Date Announced for Conservation Geopolitics Forum 2018
The WildCRU Forum on Conservation Geopolitics:
developing conversations across disciplines
Save the Date
19th – 22nd March 2019
Worcester College, Oxford
Wildlife is threatened by challenges that are global in scale. These challenges are influenced
by geopolitical relationships between countries, and their multiple, sometimes conflicting
but often overlapping interests. Understanding and addressing the role of geopolitics in
wildlife conservation requires diverse forms of expertise.
The objective of this ground-breaking conference is to spark a scholarly and practicallyminded
conversation around Conservation Geopolitics – how it shapes global trends that
threaten wildlife, and how it might work as a site of intervention for conservation futures.
We aim to assemble leading figures from multiple disciplines, alongside conservation
practitioners and policymakers, early career researchers and civil society groups. Through an
innovative mix of plenary sessions, specialist paper sessions, workshops, agenda-setting
processes and forum sessions, we will develop a conversation that transcends disciplinary
boundaries, unsettling taken-for-granted assumptions and promoting the emergence of
We invite papers and posters on the theme of Conservation Geopolitics from fields including
(but not limited to) conservation science, international relations, law, development studies,
environmental economics, tourism studies, political science, political ecology, human
geography, anthropology, environmental humanities, and conservation ethics. We
encourage both applied and critical interventions. We aim to facilitate a broad conversation.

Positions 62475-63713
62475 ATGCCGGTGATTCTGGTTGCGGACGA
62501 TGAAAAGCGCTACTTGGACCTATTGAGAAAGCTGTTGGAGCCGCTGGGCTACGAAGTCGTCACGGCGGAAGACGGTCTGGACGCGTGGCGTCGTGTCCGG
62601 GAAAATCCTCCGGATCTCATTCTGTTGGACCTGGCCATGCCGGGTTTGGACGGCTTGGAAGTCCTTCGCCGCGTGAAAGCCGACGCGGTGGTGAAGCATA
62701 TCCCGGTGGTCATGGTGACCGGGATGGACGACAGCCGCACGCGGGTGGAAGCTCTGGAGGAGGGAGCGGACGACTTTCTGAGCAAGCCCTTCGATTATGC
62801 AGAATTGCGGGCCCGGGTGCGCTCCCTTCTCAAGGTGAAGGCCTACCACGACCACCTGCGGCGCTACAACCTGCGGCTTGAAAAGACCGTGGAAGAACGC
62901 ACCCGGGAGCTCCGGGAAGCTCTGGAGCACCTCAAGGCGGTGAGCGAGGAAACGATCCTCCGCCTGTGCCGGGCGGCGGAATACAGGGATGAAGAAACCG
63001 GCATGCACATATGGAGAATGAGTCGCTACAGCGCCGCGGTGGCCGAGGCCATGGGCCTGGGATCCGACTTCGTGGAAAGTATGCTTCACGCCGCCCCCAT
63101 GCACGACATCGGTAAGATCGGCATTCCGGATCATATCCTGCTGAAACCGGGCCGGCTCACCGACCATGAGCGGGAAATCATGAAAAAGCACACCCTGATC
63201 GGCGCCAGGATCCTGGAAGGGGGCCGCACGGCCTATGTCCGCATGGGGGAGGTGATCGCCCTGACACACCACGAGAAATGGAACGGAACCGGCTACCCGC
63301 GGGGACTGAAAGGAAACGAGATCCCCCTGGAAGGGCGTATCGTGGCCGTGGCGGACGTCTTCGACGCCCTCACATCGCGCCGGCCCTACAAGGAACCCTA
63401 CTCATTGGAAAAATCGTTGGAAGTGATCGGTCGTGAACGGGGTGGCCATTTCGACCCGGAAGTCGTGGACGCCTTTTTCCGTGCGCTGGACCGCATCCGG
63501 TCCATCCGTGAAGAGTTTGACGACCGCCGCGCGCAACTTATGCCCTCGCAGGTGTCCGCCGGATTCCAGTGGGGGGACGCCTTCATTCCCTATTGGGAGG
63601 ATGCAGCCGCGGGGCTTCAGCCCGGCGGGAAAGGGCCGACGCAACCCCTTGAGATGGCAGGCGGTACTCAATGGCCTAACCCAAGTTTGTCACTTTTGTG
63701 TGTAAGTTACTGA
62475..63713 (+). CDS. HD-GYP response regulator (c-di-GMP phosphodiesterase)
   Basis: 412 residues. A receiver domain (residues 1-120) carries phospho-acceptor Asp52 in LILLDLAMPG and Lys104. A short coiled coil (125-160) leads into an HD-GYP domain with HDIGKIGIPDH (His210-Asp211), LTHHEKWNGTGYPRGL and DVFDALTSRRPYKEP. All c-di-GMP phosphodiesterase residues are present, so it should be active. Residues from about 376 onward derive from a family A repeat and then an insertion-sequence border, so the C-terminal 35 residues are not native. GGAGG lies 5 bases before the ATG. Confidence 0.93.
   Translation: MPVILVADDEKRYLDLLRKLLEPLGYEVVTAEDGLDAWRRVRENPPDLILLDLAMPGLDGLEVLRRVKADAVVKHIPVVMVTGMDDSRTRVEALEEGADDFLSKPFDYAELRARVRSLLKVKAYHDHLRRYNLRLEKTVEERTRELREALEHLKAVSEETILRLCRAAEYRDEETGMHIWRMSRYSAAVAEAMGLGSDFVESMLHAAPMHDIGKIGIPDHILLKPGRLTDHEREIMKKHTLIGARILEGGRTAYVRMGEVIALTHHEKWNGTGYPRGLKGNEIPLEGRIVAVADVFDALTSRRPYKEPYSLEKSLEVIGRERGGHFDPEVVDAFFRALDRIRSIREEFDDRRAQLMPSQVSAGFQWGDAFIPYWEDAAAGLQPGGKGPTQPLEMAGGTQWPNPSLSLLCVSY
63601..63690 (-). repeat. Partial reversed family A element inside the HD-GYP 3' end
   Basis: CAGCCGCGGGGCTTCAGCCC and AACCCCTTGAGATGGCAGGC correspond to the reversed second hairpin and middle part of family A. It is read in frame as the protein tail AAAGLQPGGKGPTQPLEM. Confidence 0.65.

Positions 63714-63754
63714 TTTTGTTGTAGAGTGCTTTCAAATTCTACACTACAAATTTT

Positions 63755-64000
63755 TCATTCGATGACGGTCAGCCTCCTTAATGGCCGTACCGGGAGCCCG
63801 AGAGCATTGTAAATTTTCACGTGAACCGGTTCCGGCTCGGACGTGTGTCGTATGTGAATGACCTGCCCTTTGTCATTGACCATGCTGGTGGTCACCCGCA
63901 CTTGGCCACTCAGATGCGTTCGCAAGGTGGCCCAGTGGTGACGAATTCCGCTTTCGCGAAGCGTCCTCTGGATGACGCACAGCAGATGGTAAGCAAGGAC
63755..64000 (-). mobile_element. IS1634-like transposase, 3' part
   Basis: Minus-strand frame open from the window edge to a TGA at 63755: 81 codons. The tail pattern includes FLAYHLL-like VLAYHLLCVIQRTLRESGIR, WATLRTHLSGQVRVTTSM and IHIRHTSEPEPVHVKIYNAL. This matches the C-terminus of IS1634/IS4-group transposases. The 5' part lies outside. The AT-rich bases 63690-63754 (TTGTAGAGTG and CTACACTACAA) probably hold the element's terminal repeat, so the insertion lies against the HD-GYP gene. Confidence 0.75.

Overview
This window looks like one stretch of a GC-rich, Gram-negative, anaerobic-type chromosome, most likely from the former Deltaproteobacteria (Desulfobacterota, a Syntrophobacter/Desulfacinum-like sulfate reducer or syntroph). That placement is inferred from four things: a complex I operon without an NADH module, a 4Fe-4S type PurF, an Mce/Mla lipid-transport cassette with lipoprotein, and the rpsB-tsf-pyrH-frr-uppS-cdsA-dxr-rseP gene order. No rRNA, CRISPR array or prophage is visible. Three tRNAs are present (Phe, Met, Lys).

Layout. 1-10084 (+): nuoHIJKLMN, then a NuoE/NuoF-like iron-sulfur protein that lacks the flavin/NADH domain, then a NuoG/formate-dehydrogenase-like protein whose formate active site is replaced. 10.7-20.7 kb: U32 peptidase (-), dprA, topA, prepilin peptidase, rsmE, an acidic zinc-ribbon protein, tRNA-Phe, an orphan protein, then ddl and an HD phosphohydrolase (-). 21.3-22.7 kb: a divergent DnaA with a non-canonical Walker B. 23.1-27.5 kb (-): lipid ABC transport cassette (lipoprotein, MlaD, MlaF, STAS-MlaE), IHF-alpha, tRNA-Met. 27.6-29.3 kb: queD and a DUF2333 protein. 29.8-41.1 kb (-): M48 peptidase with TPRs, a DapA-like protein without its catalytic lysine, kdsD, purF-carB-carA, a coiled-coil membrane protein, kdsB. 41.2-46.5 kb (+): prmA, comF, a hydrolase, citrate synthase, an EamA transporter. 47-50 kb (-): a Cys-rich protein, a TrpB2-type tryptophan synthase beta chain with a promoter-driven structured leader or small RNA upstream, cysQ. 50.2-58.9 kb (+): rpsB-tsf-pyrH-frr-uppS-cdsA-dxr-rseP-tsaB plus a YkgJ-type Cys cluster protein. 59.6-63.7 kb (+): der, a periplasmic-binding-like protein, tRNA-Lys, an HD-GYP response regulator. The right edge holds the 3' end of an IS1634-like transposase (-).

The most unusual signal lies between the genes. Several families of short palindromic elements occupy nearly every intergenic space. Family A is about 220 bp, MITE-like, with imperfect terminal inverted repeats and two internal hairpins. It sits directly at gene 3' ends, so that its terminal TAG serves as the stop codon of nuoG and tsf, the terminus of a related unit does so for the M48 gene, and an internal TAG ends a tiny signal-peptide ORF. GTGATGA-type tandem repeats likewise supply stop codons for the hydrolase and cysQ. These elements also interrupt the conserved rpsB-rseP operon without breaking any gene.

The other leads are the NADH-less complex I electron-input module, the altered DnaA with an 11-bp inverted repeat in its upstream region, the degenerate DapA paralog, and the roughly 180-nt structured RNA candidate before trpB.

Day 1 (Wednesday 20th March 2019) starts by setting the scene, with a series of plenary
presentations focussing on the challenges posed to wildlife by trends in global agriculture,
human demographics and migration, economic development within and between countries,
national and international governance, as well as the influence of human conflicts, changing
climates, and political borders on wildlife. We will then hear from a series of invited
speakers, from across the academy, reflect on how their disciplines understand the role of
geopolitics in both shaping and addressing these global challenges.
Day 2 (Thursday 21st March 2019) includes papers from across the disciplines, both applied
and critical, in multiple conference streams that will address five main arenas of
intervention in the geopolitics of conservation:
– Political (including international relations, governance, law)
– Economic and social (including novel regimes, eco-tourism, marketing)
– Planning (including land use modelling, and spatial planning)
– Technological (including practical technologies and implications for governance)
– Ethical (including reflections on the ethics of state and individual behaviours)
After lunch, each of these streams will evolve into a workshop session, aiming to identify
the key contributions in each area for the broader forum
Day 3 (Friday 22nd March 2019) begins with an innovative synthesis event to foster transdisciplinary conversations about Conservation Geopolitics. The conference will conclude
with a final set of plenary speakers (including practitioners and policymakers) addressing the
challenges of transdisciplinary approaches to conservation in a geopolitical world.
The conference will be book-ended by additional events on the Tuesday (19th) and
Saturday (23rd). On the Tuesday evening the conference will be opened with a public lecture
and drinks reception, from 6pm. On the Saturday, we will be running a series of local fieldtrips,
short courses in methods for early career researchers, and writing groups that followon
from the conference. On the Wednesday evening, there will be an optional conference
dinner. A limited number of travel bursaries will be available for practitioners and/or
students attending from overseas.
More information, including opening of the Call for Papers, registration details, and the
plenary speakers will be released on the conference website: https://cgforum.web.ox.ac.uk
during the Summer of 2019. This Conference is supported by the Kadas Fellowship at
Worcester College, Oxford and the Wildlife Conservation Unit of the University of Oxford.